URLs du Jour


[Amazon Link]

  • Could someone please send Proverbs 12:15 to President Donald J. Trump?

    15 The way of fools seems right to them,
        but the wise listen to advice.

    Pun Salad Proverbial Analysis: True. Although it's kinda meta: Advice about taking advice. What's next? Advice about taking advice about advice?

  • <voice imitation="professor_farnsworth">Good news, everyone</voice>: the plucky Kevin D. Williamson has been spotted at the Weekly Standard! Will I have to get a subscription? Maybe!

    Anyway, KDW muses on the progressive hellhole that is Portland, Oregon, Beef Supremacy in Portland.

    The world is full of stupid and angry people, and most of them live in Portland.

    Women’s soccer player Jaelene Hinkle, a defender for the North Carolina Courage, was booed by angry Portland women’s soccer fans—and is there any other kind, really?—during a match against the Portland Thorns, after the local mutawwi learned via an interview with The 700 Club (which still exists!) that Hinkle had passed up an opportunity to play with the U.S. women’s team because she was not comfortable wearing a jersey celebrating (roll call!) Lesbian/Gay/Bisexual/Transgender/Queer/Questioning (there is some dispute about what the Q stands for; some people insist on LGBTQQ just to cover the bases, but that seems like a lot of Qs, if you ask me) Pride Month.

    Funny and insightful all the way through. (Need an explanation of the article's title? You may need to watch, or rewatch, Idiocracy.)

  • At the WaPo, Megan McArdle explains it to people who almost certainly won't get it: Defending Samantha Bee isn’t principled. It’s tribalism.

    It’s time for us to have yet another one of those great national conversations about oppression and inequality. All Americans, but particularly Feminist Americans, must now stop and ask themselves a pressing question: Under what circumstances is it all right to call Chelsea Clinton a …

    Hmmm, this is a family column, so I’m not going to use that word. Let’s just say it’s a four-letter epithet for the nether lady parts, the last three letters of which are U, N and T. But in deference to the families that read this paper — including mine — we’re going to use something nicer. We’re going to say … er … rhyming’s so cliche … oh, heck, let’s just go with “twinkletoes.”

    Again with the meta: the most interesting thing in the kerfuffle is the shifting rules and moving goalposts that the tribes use to pardon their perceived allies, while savaging their deplorable enemies. Some bright person called it "Calvinball". Who was it, now>…

  • Oh, right, it was Charles C. W. Cooke at NRO Samantha Bee’s Defenders Play Calvinball with the Language. Inspired by this tweet:

    Comments Charlie:

    This is Calvinball. Imagine, if you will, that, say, Sean Hannity or Ann Coulter had called, say, Chelsea Clinton a “c***.” In what universe would the word have been dismissed as merely a “word choice,” divorced from any associated “worldview”? In such a circumstance, we’d be told that the word reflected the speaker’s sexism and misogyny; that it indicted his entire political ideology; that it highlighted the depravity of his audience; and so forth. The New York Times would link the comment to “rape culture” and “toxic masculinity.” College professors would explain that it came deep from the wells of American inequality. MSNBC would write an opera, and broadcast it over three days. The word would become a Weltanschauung in ten seconds flat.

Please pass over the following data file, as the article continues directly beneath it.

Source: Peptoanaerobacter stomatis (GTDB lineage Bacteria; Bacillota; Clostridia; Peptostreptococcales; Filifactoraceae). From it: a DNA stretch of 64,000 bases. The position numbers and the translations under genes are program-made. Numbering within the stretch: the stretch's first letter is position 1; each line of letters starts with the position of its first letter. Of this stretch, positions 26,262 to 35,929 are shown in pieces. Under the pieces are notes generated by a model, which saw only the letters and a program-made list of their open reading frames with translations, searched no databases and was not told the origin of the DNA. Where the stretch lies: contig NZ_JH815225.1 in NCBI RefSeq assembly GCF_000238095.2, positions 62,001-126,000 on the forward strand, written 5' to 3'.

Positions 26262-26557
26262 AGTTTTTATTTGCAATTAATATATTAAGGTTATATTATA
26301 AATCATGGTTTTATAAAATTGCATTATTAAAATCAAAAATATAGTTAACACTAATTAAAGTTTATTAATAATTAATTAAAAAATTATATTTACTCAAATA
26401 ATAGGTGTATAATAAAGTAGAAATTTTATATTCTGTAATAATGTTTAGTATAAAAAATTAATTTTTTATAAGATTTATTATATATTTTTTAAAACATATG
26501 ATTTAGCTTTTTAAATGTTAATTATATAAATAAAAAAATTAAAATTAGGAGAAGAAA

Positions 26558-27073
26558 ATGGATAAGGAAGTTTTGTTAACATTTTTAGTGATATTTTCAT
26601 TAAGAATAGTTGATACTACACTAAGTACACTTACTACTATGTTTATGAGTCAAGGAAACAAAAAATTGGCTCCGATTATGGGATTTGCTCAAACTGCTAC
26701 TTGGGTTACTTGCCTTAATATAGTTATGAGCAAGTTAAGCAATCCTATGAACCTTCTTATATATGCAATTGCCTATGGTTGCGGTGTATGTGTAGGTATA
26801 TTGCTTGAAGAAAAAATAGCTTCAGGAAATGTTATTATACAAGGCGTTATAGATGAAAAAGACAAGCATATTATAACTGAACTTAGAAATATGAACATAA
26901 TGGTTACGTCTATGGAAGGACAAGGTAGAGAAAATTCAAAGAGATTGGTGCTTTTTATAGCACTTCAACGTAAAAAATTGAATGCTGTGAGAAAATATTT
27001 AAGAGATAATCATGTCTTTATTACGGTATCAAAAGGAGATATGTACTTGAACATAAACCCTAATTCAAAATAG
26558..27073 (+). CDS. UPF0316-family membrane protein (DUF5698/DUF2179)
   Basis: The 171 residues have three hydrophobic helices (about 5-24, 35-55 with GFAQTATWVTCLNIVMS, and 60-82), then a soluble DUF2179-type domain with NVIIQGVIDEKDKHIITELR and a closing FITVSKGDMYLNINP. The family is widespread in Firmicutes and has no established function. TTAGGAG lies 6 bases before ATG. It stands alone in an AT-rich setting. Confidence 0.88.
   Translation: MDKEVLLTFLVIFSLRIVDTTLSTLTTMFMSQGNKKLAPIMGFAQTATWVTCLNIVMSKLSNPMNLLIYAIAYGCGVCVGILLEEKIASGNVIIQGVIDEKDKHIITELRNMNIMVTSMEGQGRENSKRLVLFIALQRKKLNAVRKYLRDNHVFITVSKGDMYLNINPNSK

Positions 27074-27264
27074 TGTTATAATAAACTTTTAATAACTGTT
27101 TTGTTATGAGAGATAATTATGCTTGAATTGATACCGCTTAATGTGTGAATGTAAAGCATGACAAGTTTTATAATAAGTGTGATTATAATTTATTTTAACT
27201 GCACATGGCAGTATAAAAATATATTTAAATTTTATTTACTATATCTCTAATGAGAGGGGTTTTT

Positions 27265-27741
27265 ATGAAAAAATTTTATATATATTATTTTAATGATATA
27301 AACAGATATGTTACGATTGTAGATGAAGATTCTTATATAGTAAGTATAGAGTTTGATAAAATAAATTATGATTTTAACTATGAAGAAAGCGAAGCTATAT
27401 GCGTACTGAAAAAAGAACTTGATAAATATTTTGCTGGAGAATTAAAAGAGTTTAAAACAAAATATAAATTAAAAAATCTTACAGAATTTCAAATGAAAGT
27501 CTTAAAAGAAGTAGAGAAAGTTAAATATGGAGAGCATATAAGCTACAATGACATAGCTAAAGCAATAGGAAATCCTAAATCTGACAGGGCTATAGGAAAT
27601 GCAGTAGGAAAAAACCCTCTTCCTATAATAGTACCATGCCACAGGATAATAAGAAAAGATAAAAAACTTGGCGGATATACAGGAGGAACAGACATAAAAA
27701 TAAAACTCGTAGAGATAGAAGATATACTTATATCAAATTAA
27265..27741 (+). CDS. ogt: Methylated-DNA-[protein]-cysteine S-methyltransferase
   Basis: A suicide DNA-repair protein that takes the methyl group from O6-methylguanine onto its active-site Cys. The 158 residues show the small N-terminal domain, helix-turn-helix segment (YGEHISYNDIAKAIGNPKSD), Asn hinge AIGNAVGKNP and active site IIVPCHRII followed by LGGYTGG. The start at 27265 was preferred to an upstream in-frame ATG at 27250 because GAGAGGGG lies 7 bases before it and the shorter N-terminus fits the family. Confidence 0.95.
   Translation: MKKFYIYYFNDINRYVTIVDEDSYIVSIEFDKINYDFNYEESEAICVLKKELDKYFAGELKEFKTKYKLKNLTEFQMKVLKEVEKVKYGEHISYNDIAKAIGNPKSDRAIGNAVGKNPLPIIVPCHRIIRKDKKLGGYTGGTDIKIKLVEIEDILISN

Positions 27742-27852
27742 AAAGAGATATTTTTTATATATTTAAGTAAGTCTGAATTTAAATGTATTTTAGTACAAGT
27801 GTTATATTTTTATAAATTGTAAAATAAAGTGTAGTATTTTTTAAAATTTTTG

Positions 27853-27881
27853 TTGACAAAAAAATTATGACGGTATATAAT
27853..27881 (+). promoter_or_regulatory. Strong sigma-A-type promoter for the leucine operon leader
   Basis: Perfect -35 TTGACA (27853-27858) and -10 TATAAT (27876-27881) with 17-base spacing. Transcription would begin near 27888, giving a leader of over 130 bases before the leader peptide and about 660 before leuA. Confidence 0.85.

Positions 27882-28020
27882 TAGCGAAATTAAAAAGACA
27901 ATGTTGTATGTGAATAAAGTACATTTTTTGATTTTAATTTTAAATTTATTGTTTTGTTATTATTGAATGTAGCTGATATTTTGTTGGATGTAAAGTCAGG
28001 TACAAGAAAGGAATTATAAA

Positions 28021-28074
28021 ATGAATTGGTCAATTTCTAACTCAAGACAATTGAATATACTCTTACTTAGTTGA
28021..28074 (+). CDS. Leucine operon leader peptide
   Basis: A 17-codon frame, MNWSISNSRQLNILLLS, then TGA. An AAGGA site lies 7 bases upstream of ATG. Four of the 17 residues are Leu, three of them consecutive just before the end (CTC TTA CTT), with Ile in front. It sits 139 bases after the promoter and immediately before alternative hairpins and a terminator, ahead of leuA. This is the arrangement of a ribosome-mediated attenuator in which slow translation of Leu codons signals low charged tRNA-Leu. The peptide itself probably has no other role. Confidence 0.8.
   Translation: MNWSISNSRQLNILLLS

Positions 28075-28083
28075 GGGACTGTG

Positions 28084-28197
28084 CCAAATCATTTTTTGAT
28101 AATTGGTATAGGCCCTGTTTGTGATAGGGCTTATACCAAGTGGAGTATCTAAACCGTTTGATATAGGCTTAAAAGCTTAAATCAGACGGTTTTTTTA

It helps if you imagine Charlie saying this in an exasperated British accent.

    And check out our Amazon Product du Jour for a quick primer on Calvinball.

  • Econlog's Scott Sumner tells the truth: Neoliberalism is the worst system, except for all the others.

    It's increasingly fashionable for left wing progressives to view free speech advocates as being defenders of a neoliberal system that favors the fortunate. We are told that "there need to be rules to restrict hate speech". The use of passive voice makes it all seem quite simple.

    Less often do progressives say, "The government needs to create and enforce laws against hate speech." Even less often do you hear "Government leaders such as Attorney General Jeff Sessions need to seek out and punish people engaged in hate speech." The Devil is in the details.

    Progressives: never hanging around for the unexpected consequences.

  • Guilty admission: I was once a physics major, and (worse) also interested in the philosophy of science. In the Boston Review, Tim Maudlin offers up a review of two books that (apparently) will tell me: "Paul, everything you learned in college is wrong." The Defeat of Reason.

    [Amazon Link]

    One of the books is The Ashtray by Errol Morris. Wow, I did not know this: